Myth: Outside counsel will balk at billing guidelines and rate negotiations.
Busted: Well, firms may hem and haw a bit about billing and rate guidelines, but if you haven't heard the news, the clients are now in charge, and many, many well-run legal departments have strict billing guidelines to which they make all of their law firms adhere. More and more, legal departments negotiate rate increase maximums, rate freezes, or an overall blended hourly rate with their law firms as well. The law firms may complain, but the bottom line is that your law firms are already doing this for other clients. Your law firms know this is the trend - do you?
Myth: In-house attorneys do not have time to enforce billing guidelines and hourly rates.
Busted: While many legal departments are understaffed and overworked, managing outside counsel and legal spend is part of the job description. This means that going through the bills and checking them against billing guidelines and managing hours billed and hourly rates. This admittedly can be a tedious task and the reality is that many attorneys do not look closely enough at the bills before approving them. This process can be streamlined and, to a certain degree, automated by using legal E-billing and matter management software. This type of software can automatically flag violations of billing guidelines, budgets and approved hourly rates so the time it takes to review and catch violation is minimal. This software also allows attorneys to designate someone to review and take care of billing and rate violations, if they prefer. The result? Both time and money saved.
Myth: The value of a legal department cannot be quantified.
Busted: In the old days, general counsel may not have necessarily known the outside legal spend, what matters their law firms were working on, and perhaps not even what internal attorneys were working on. (If this describes your legal department now, the time for change is nigh!). Again, using e-billing and matter management software allows all of this information to be tracked and reported upon. Because of this ability to track and report on matters, savings attributable to a legal department can be easily quantified. Savings through invoice reductions, alternative fee arrangements (AFA's), billing guidelines etc. can be shown in a report, as can statistics like reductions in overall spend year-over-year, or my favorite, reduction in legal spend as a percentage of company revenue. Legal departments can identify where legal cases are originating and where more training is needed for employees, and then report on the results of that training through the reduction of money paid out. Potentially liability for the company can be tracked and reductions in liability shown. For example, if the general counsel needs to justify a new in-house real estate attorney, she can show that there was over $500,000 spend the last three years in certain real estate transactions. Ergo, the fully loaded cost of a new in-house attorney at $220,000 per year is a no brainer, right? The legal department is a cost center and like all cost centers, when the time to cut costs come - and sooner or later it always does - it you will need to justify its headcount and demonstrate value. Be ready.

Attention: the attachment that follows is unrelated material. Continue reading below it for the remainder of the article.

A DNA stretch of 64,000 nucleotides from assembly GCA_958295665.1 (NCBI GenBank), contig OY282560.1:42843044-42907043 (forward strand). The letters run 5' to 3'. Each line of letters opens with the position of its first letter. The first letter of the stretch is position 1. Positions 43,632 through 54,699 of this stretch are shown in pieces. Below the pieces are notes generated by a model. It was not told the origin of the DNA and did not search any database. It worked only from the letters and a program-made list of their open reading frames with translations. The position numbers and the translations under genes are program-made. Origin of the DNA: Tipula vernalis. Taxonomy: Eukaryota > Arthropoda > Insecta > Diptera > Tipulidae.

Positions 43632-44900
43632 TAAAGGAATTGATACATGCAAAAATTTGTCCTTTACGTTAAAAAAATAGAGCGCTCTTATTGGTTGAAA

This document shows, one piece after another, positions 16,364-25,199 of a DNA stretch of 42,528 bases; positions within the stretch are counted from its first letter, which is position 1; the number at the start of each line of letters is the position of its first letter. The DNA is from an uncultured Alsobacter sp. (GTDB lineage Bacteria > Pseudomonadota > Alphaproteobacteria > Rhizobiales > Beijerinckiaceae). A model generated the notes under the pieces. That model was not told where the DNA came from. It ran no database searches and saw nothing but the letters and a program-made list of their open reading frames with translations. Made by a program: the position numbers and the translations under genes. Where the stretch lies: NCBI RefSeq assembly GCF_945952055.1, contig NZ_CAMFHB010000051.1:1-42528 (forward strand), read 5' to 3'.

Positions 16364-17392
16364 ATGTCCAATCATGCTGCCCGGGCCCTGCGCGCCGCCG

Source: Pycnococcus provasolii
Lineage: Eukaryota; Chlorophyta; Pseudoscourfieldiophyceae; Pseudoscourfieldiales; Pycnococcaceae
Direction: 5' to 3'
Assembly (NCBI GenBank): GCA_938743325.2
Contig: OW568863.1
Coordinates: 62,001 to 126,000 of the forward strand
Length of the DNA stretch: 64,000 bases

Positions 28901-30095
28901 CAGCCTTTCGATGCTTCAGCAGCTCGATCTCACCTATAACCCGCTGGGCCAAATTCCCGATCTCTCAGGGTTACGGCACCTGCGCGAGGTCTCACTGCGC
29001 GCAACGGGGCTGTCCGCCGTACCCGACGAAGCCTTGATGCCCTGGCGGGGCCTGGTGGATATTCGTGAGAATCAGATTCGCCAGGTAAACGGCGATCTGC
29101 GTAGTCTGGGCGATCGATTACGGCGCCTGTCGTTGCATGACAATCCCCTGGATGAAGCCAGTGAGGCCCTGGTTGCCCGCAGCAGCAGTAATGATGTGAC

Myth: Alternative fee arrangements (AFA's) are too difficult to use regularly.
Busted: It's true; the arrival of the AFA revolution has been a long time coming. However, while the growth of AFAs has been slow, it has been steadily building over the years. The inherent conflict of interest created by the billable hour - (outside counsel needs to bill as many hours as possible, clients want excellent work product done efficiently and want to prevent "bill churning") has fueled this growth. There are many variations of AFA designed to align interests in different ways, but a good place to start is to identify matters that your legal department works on regularly, certain types of contracts for example, where the average costs of those types of matters can be tracked over time. Once there is a good idea of the average cost, a flat fee can be negotiated for all of those types of matters, for example. If a legal department can identify low-hanging AFA fruit like this and get experience with these types of arrangements, then it will be easier to later move on to more complicated AFA agreements for larger or more complicated matters.
While attorneys aren't generally known as early adopters when it comes to trends and technology, in-house counsel are part of companies whose other employees generally are up on the latest business tech. Breaking through misconceptions about technology and how it applies to the practice of law is an important first step in making your legal department more efficient and better able to show its value.